A lack of regulatory and management instruments in the field of privately financed housing often leads to significant quality deficits with negative effects on quality of life, urban design and sustainability. Urban Innovation Vienna addresses the question of how quality management can be implemented in the field of privately financed housing.
Privately financed housing construction in Vienna has gained substantially in importance in recent years; its share in new construction has already reached 60-70% on average over the past few years. Low interest rates, available capital and a lack of investment alternatives are likely to increase investment pressure and create interest in the acquisition and construction of residential property in the near future. The City of Vienna has strong and well-established quality management mechanisms for subsidised housing: Projects are assessed according to economic, architectural and ecological criteria, and in terms of their social sustainability. The situation is different in the privately financed sector: Here, quality assurance lies with the respective developer, and the city's influence is often limited. In practice, this leads to inconsistent results with widely varying quality levels.
Through interviews with Vienna-based experts, Urban Innovation Vienna identified existing quality deficits in privately financed housing and analysed to what extent the criteria grid of the social housing sector and the practice of quality-oriented processes can also provide indications for quality management measures in privately financed housing. A screening of the legal framework relevant for Vienna yielded information on existing binding rules for privately financed housing as well as on regulatory deficits.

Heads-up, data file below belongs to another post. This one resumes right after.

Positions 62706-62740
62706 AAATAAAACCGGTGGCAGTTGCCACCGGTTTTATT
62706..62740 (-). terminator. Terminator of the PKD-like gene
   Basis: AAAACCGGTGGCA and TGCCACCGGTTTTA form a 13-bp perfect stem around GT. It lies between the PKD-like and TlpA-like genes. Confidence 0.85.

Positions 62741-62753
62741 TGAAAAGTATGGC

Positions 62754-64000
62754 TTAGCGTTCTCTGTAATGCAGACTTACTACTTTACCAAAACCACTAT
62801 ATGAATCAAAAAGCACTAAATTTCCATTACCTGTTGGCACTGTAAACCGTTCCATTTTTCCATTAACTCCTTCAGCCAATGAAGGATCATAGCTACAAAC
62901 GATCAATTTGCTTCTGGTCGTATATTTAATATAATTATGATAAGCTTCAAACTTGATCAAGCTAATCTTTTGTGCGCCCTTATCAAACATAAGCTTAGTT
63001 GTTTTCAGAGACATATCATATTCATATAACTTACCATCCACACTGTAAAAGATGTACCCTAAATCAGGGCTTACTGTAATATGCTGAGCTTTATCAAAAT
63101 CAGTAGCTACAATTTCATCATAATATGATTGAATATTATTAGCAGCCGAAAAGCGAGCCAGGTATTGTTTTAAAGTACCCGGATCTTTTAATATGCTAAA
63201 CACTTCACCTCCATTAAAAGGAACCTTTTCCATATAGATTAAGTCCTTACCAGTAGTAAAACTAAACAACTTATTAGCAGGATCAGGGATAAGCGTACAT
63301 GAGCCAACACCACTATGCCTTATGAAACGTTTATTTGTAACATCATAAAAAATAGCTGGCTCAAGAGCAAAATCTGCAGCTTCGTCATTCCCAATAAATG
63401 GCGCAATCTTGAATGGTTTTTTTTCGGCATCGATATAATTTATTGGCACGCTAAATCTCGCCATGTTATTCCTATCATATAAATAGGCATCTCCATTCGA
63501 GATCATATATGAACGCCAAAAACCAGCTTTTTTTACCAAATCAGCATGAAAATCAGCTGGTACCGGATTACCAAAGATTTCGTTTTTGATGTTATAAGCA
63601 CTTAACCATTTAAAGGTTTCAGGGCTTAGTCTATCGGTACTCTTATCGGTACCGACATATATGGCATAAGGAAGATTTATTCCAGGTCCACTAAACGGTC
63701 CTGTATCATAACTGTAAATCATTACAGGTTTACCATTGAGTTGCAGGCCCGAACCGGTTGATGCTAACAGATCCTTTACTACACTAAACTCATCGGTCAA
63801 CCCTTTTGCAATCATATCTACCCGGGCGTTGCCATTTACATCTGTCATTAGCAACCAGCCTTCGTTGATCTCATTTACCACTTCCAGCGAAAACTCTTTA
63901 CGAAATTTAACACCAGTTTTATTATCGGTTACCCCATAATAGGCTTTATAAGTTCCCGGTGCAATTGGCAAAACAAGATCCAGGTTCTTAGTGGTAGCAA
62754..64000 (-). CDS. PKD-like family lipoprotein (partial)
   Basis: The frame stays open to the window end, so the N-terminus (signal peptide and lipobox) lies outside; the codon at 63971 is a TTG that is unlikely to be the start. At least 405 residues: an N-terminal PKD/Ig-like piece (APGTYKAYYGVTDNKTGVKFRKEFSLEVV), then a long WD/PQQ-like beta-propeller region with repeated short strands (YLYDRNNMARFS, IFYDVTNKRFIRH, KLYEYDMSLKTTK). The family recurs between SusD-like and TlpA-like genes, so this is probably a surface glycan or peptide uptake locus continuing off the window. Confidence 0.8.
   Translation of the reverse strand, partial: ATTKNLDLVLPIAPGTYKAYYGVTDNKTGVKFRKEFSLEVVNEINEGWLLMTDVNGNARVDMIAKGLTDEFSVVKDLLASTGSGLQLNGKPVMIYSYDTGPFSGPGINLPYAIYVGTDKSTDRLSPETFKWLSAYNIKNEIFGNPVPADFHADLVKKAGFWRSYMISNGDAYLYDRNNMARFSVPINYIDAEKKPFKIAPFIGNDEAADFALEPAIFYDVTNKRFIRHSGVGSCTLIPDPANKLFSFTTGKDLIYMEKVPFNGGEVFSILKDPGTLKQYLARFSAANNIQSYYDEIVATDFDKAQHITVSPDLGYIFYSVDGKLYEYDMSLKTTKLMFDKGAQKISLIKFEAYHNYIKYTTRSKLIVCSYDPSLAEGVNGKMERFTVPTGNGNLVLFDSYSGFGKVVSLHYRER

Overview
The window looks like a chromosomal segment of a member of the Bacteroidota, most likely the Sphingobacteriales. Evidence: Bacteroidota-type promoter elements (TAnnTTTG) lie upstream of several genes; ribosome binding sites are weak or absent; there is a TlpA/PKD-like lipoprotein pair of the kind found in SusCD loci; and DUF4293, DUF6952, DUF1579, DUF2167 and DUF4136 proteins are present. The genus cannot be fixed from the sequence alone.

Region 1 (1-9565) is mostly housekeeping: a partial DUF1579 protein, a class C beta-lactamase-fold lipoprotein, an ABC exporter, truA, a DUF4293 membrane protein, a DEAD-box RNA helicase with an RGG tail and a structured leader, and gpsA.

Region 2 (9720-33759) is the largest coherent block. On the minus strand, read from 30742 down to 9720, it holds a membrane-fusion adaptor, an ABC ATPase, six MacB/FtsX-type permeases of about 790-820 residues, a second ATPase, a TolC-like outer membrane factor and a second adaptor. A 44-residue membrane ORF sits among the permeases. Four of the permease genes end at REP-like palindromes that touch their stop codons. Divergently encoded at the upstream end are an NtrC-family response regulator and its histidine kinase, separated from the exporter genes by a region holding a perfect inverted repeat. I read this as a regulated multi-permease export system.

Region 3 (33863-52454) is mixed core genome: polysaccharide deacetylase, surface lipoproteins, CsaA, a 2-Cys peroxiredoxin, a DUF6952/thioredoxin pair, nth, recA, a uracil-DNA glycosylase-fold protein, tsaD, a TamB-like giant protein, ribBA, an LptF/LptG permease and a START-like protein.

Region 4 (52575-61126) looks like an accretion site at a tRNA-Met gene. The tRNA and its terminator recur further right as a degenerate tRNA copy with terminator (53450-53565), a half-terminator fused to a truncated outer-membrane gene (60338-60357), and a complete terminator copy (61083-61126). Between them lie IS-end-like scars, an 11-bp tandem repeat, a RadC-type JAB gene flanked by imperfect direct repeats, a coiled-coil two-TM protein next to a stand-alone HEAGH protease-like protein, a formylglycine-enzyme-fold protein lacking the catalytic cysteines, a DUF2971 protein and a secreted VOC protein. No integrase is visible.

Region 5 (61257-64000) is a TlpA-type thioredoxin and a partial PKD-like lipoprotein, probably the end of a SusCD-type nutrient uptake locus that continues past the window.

In an international comparative study, Urban Innovation Vienna analysed which quality management instruments other cities are using to ensure high-quality housing projects. Among other things, the study examined legal requirements with regard to flat sizes, housing typologies or the design of ground-floor zones (e.g. in New York and Copenhagen); comprehensive guideline processes defining desired housing qualities (e.g. in Frankfurt); or competitions and awards aiming to showcase successful projects and thus set new benchmarks (e.g. the Bavarian prize “Quality in Housing Construction”).
Based on these analyses of both the local situation and international good practice, Urban Innovation Vienna outlined elements of comprehensive, effective and feasible quality management for privately financed housing construction in Vienna. The individual elements are part of a “toolbox" that can develop its full effect specifically in the interaction of the individual instruments proposed.